Most consumer fused-filament fabrication (FFF) 3D printers have a maximum build volume of less than 10 x 10 x 10 inches (about 250 x 250 x 250 mm). That’s perfectly reasonable, because few people need to print parts larger than that. The square-cube law tells us that the volume of a scaled-up part is proportional to the cube of the multiplier from the original size. In layman’s terms, that means that if you triple the size of a part, you are increasing its volume by a whopping 27 times, which effectively means you’re increasing the print time by 27 times. But sometimes you just need a large part. That’s why Ivan Miranda originally built his giant 3D printer, and now he has made it even larger.
We covered Miranda’s original giant 3D printer build back in 2019 and were blown away by just how large its print volume was. It had a bed that measured an incredibly 800 x 500 mm, which is roughly eight times the size of a standard Prusa i3 MK3 bed. To compensate for the realities of the square-cube law, that printer was equipped with an E3D Hemera extruder and a SuperVolcano hot end with an extremely wide 1.2mm nozzle. That nozzle can’t produce the level of detail we see from 0.4mm nozzles, but the much higher volume output dramatically decreases the time it takes to print a part. The new printer design uses a Bondtech QR extruder and a Slice Engineering Mosquito Magnum hot end with a 1.8mm nozzle. Miranda doesn’t specify exactly how large the new bed is, but it is clearly enormous.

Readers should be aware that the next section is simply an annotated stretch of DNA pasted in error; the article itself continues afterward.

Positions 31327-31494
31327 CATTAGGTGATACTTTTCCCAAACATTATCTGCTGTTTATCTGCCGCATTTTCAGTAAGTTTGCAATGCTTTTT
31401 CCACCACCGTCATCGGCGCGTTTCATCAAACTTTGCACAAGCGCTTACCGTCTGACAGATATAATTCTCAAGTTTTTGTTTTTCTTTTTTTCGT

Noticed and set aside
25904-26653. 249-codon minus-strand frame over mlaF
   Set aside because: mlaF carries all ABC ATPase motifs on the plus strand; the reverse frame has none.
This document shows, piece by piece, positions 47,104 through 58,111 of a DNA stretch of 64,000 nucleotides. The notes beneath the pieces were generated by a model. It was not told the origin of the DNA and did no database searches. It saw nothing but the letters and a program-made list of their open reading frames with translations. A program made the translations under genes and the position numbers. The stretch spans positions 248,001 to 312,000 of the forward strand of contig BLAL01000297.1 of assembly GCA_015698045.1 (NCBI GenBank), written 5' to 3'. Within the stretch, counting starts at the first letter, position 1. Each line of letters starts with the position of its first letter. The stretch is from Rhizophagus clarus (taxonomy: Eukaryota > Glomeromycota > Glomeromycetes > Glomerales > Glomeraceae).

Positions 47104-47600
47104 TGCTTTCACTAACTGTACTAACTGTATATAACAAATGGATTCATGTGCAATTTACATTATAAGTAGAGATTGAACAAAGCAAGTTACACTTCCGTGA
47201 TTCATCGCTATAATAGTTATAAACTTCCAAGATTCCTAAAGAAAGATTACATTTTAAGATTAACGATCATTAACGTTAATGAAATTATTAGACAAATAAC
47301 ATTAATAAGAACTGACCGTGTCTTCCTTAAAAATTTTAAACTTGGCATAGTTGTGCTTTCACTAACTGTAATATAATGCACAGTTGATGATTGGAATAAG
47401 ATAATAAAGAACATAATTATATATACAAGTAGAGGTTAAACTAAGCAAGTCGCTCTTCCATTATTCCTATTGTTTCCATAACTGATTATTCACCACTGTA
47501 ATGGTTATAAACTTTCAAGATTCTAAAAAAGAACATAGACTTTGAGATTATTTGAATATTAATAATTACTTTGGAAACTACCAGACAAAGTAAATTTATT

Many of the conventional 3D printer building techniques have to get thrown out of the window at this size for economical and practical reasons. For instance, standard hardened steel rods would have been very expensive at the required length and would need to be very thick to account for flex. So Miranda ditched them altogether in favor of having each axis ride on wheels that sit on the aluminum extrusion that was used to construct the frame. The heated bed was also an issue, because nobody manufactures them at this size. That forced Miranda to use two large 1.3kW silicone heaters in order to cover the entire bed. Fortunately, Miranda was able to use a standard controller board: the Duet3D Duet 3 6HC. That has beefed-up stepper motor drivers that can handle motors strong enough to move that huge bed. Miranda is planning on using this new design to 3D-print some fenders for a vintage Mini, but he has also made the design available so you can build your own gargantuan 3D printer if you’re lucky enough to have the space for it.